It’s not just senior citizens who have trouble paying for prescription drugs. A new report from the Center for Studying Health System Change has found that increasing numbers of working-age American adults are going without prescription medication because they can’t afford the cost.
In 2003, one in 10 children and working-age adults skipped a medication because of the cost. In 2007, this jumped to one in seven, the survey found. The data were collected from the center’s 2007 Health Tracking Household Survey.
The rising cost of prescription drugs, coupled with shrinking drug coverage by health plans, were the main reasons why younger people are having increasing difficulty affording their medications, the report’s authors said.
The authors called it a "troublesome" trend, noting that prescription drugs are often an important component in health, especially in managing chronic conditions.
Moreover, patients who go without needed prescription drugs may experience worsening health and expensive complications. The most vulnerable people – those with low incomes, chronic conditions and the uninsured – continue to face the greatest unmet prescription drug needs. Yet, between 2003 and 2007, higher-income adults and those without chronic conditions experienced percentage point increases in unmet needs nearly as large as those with lower incomes and chronic conditions, respectively. This signals that prescription drugs are becoming more expensive for everyone and that insurance coverage provides less financial protection against out-of-pocket drug spending than it did in the past.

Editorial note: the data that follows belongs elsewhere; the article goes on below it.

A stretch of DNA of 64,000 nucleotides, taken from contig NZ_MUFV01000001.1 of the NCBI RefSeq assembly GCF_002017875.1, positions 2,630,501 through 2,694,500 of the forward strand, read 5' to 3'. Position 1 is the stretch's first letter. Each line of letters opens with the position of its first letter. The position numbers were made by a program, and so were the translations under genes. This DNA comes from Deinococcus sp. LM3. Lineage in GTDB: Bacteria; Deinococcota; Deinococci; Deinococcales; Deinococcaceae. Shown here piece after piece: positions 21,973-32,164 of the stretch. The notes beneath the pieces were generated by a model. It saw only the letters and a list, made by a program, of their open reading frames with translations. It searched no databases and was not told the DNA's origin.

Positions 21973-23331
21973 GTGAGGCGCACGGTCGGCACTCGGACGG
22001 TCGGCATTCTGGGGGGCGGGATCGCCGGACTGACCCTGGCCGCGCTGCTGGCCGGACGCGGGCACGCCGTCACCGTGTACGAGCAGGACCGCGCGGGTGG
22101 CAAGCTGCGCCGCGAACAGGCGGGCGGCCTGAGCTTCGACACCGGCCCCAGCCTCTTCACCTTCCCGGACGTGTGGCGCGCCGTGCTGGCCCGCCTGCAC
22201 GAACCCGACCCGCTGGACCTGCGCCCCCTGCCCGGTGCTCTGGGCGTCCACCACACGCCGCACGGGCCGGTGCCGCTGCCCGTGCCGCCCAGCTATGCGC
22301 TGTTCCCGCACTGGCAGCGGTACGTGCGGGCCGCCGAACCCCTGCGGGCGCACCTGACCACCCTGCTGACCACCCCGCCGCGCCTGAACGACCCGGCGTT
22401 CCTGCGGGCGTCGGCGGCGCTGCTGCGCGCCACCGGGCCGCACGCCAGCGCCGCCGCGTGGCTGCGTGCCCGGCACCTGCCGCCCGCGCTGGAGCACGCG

The report’s authors noted that the situation is likely to get worse as the economy deteriorates.
Among the survey’s specific findings:
– Although the largest increase in unmet prescription drug needs occurred among uninsured working-age Americans, working-age adults with employer-sponsored insurance also were feeling the pinch. The study found that 10.7 percent of working adults with employer-sponsored insurance reported going without a prescription drug in 2007, compared to 8.7 percent just four years earlier.
– Uninsured working-age adults (ages 19-64) with one or more chronic conditions were the worst off; two-thirds reported going without a prescription drug because they couldn’t afford it.
– Children are less likely than adults to need prescription medication. Nevertheless, in 2007 an estimated 3.9 million American children didn’t receive medication they needed because of the cost.